Freedom is in the air. Following weeks of focused preparation, we will soon gather in our homes and synagogues, in observance of Pesach, the festival of our freedom. Our annual celebration of yetzias mitzraim reminds us to recognize and cherish our gift of eternal freedom, cheirus olam. Although 3300+ years have passed since the Exodus, there is still plenty of freedom for us to celebrate; arguably, more than ever before. We enjoy unprecedented religious freedom and economic opportunity, both of which have enabled the exponential growth of our communal infrastructure. Profound advancements in technology allow us to communicate freely with family and friends all over the world. Global (and even local) travel has never been easier and there are very few barriers, if any, between us and anyone with whom we are seeking to connect. And so yes, it would seem that we have never been freer than we are today.
Remarkably however, there do appear to be several indications that our path towards absolute and demonstrable freedom may be partially obstructed. Does modern man truly possess the freedom to exist, live and choose voluntarily? If that were indeed the case, then we would likely observe widespread contentment and happiness. Genuine freedom would allow individuals and families to demonstrate passion and commitment to the preservation of their values and achievement of their goals. If we were truly free, we would constantly ascend to new heights of self-awareness and achieve new levels of self-control. Yet, numerous studies (do we really need data anyway?), indicate that in all these categories, we were once better off than we are today.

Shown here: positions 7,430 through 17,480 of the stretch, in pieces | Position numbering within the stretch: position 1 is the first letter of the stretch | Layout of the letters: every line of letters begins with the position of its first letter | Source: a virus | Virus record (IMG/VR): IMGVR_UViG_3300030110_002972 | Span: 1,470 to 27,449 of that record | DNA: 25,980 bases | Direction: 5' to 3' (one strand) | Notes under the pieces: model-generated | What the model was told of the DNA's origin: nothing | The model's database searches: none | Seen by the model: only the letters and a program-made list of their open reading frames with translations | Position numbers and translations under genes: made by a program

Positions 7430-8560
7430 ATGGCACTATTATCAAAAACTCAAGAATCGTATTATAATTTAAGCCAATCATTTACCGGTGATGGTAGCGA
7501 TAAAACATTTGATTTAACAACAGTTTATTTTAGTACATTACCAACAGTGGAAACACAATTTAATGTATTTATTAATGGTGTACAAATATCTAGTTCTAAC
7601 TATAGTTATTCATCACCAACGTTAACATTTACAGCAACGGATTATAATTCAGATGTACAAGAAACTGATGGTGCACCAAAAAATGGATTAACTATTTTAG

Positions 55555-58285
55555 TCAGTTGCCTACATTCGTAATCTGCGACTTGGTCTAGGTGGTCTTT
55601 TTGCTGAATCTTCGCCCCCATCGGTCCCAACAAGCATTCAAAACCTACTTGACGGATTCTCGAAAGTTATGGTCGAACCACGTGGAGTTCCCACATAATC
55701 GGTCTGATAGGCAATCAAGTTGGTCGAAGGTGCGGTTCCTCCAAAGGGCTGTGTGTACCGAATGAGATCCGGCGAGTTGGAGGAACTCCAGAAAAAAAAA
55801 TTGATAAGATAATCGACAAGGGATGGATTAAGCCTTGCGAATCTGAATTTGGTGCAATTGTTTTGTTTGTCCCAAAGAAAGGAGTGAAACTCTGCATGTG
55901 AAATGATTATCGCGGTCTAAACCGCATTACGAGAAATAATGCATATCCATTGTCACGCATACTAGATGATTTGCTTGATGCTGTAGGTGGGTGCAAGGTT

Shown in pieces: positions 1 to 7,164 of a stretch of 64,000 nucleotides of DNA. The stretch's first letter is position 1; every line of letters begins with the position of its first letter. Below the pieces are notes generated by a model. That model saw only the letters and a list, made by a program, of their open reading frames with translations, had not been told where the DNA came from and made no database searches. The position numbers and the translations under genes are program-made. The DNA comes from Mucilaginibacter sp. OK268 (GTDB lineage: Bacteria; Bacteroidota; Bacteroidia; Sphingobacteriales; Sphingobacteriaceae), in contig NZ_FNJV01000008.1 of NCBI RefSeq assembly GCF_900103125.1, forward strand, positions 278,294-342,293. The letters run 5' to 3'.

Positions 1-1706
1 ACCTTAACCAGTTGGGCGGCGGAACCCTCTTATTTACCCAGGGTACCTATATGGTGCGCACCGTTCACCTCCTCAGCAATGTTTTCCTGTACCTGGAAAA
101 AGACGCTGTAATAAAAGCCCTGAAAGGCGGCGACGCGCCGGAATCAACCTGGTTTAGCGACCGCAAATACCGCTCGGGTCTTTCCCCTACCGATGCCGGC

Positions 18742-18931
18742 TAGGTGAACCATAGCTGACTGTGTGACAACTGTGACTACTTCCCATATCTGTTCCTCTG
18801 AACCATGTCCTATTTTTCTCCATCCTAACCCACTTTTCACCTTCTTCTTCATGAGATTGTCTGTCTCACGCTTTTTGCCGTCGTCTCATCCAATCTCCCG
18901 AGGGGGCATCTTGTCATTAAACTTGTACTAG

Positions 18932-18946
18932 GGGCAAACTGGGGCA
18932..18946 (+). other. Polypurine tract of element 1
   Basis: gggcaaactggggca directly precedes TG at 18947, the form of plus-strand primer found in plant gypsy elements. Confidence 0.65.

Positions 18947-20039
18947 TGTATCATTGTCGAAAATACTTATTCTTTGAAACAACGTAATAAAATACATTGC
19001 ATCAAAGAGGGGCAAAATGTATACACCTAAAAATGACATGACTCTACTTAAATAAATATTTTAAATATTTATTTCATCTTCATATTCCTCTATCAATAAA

Why is that so? Shouldn’t our freedom to live, to be, and to choose, enable us to experience true happiness, commitment, satisfaction, and fulfillment? Why do our lives, so suffused with freedom, appear to leave us with the constant nagging feeling that there is so much more to be desired?
There are undoubtedly many different paths to explore if we are to properly address these questions. For the moment though, it may be helpful to consider the inherent value in simply asking ourselves these questions, even without pressing forward, in search of specific answers. Honest and critical examination of the widely held assumption that we do, in fact, choose purposely and freely, may allow us to discover much about ourselves and the real driving forces in our life. And we should not stop there. Rather, in the spirit of the Pesach experience, let us share these questions with others and discuss them with the members of our family. Perhaps consider these additional challenges, in an effort to achieve deeper insight and greater perspective regarding our personal freedom:
- How often do I feel that I can express myself freely and speak genuinely?
- How often am I able to secure the time to devote to the things that I truly want to accomplish?
- How often do I say, “I can’t because I’m too busy” or “I just wish I had more time”?
- To what extent does technology enable me to achieve more of my life’s goals? In what ways does technology interfere and, at times, obstruct these efforts?
- Do the conveniences and efficiencies of technology enable me to better manage my time and discover new opportunities for growth?
- Do the marvels of modern communication enable me to achieve greater satisfaction and fulfillment in my relationships?
If you are like me, confronting these questions generates a degree of inner discomfort. We are faced with the realization that although modern man has succeeded in achieving unimagined feats and accomplishments, our existence, in many ways, seems quite confined and our choices seem remarkably limited. Our freedom, while ours to be claimed, seems forever elusive, evading actualization.
And so, as we celebrate zman cheiruseinu, the festival of our freedom, let us challenge ourselves with the following question: do I truly possess freedom of will or do I simply carry the will to be free? Only after we have asked ourselves this question, may we begin our journey in search of answers.